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Richard Farman

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Name  Richard Farman
Role  Engineer
Died  1940

Richard Farman httpsuploadwikimediaorgwikipediacommonsthu
Books  Auto-cars: Cars, Tramcars, and Small Cars

Richard Farman (1872–1940) was an Anglo-French aeronautical engineer, aviator, and eldest of the Farman brothers who were pioneers of early aviation. He was better known as Dick Farman using the then popular sobriquet in place of the formal Richard.

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Born in Paris, France to British parents, he was the eldest son of a well to do newspaper correspondent working there. With his brothers he was educated at home and they were allowed unusual freedom to follow personal interests. With his brother Henry, who was also trained as an engineer, he set up Paris's largest automobile agency, the Palais de l'Automobile, dealing in Delauney-Bellevilles, Panhard-Levassors, and Renaults. Together they wrote The Aviator's Companion published in 1910 describing their early flying achievements.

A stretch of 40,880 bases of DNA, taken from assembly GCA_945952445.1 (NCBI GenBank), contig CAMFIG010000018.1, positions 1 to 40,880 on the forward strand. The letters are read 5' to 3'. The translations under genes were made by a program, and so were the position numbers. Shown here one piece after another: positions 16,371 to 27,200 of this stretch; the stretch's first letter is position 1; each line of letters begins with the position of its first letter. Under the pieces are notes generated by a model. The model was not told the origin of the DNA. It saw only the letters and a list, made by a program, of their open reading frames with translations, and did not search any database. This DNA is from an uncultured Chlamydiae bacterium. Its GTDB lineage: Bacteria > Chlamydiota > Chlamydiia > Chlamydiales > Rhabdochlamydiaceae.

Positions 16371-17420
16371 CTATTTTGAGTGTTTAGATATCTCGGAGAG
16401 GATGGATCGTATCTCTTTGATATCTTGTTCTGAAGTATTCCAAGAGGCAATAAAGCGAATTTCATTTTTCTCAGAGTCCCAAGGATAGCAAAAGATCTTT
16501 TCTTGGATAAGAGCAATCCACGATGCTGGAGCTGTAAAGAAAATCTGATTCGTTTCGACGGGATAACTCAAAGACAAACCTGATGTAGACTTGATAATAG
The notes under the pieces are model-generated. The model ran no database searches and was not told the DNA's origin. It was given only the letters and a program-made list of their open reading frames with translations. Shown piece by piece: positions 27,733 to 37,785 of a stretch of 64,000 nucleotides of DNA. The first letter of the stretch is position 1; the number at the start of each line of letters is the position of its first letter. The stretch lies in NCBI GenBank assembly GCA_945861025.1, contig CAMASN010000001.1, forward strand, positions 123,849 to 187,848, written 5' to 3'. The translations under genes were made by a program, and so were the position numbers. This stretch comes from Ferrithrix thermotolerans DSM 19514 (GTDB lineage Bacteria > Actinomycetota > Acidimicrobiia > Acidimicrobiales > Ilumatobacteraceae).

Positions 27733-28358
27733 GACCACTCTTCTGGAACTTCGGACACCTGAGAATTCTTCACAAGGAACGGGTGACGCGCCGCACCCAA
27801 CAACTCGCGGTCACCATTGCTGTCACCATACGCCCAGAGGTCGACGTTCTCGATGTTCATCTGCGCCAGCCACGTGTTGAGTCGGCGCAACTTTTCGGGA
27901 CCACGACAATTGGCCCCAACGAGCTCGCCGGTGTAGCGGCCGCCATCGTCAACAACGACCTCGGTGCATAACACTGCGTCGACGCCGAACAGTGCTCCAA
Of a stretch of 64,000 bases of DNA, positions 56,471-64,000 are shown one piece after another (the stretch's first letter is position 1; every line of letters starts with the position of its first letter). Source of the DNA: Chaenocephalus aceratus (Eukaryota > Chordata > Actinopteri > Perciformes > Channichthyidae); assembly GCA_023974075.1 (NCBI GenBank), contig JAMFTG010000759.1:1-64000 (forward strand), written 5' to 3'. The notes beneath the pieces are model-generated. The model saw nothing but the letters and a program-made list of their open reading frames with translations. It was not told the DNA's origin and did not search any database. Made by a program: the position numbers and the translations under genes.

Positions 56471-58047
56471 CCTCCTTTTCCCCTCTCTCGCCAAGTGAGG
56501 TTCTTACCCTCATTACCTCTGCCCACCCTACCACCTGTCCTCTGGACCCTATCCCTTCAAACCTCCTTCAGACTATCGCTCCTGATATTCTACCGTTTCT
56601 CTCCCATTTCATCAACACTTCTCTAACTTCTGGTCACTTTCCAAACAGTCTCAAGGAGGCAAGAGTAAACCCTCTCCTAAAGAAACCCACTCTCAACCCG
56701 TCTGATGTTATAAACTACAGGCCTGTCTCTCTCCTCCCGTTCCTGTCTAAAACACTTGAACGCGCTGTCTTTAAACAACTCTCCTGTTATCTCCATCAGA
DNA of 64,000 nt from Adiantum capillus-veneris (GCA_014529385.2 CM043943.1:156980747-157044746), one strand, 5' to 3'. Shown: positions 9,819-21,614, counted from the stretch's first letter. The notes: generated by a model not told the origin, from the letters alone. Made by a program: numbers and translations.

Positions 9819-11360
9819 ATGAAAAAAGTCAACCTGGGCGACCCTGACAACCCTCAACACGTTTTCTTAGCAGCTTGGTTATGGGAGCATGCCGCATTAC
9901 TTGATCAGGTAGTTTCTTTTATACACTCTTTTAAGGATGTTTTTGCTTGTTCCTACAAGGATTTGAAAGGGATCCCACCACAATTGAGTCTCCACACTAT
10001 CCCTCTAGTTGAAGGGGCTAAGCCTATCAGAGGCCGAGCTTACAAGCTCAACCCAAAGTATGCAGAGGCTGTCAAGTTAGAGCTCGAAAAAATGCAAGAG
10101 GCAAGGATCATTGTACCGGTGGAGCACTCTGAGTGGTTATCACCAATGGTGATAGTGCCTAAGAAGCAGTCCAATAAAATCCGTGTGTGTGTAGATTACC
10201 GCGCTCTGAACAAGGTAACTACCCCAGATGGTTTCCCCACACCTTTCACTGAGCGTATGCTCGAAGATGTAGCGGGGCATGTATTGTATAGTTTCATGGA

Richard Farman httpsuploadwikimediaorgwikipediacommonsthu

He became an electrical engineer and built the first electric trams in Brazil, in Rio de Janeiro. He was an author of many technical works on engines, also an aviator in 1914 to 1918, and was a director of an aircraft factory in Lyon.

After World War I, he founded Avions H.M.D. Farman, also known as Farman Aviation Works, with his two younger brothers Henri and Maurice in Boulogne-Billancourt.

Dick concentrated on the business side of manufacture at Société Anonyme des Usines Farman and their airline which became part of Air France in 1933. He is rarely mentioned in most Farman stories in later days. In spite of his scientific knowledge and techniques, he dealt with administrative and commercial services. Now aged 65 Dick retired after the French nationalization of its aircraft industry in 1937 ended their independence, the brothers refusing to remain as employees. Dick Farman died in Paris 31 January 1940.


Richard Farman Wikipedia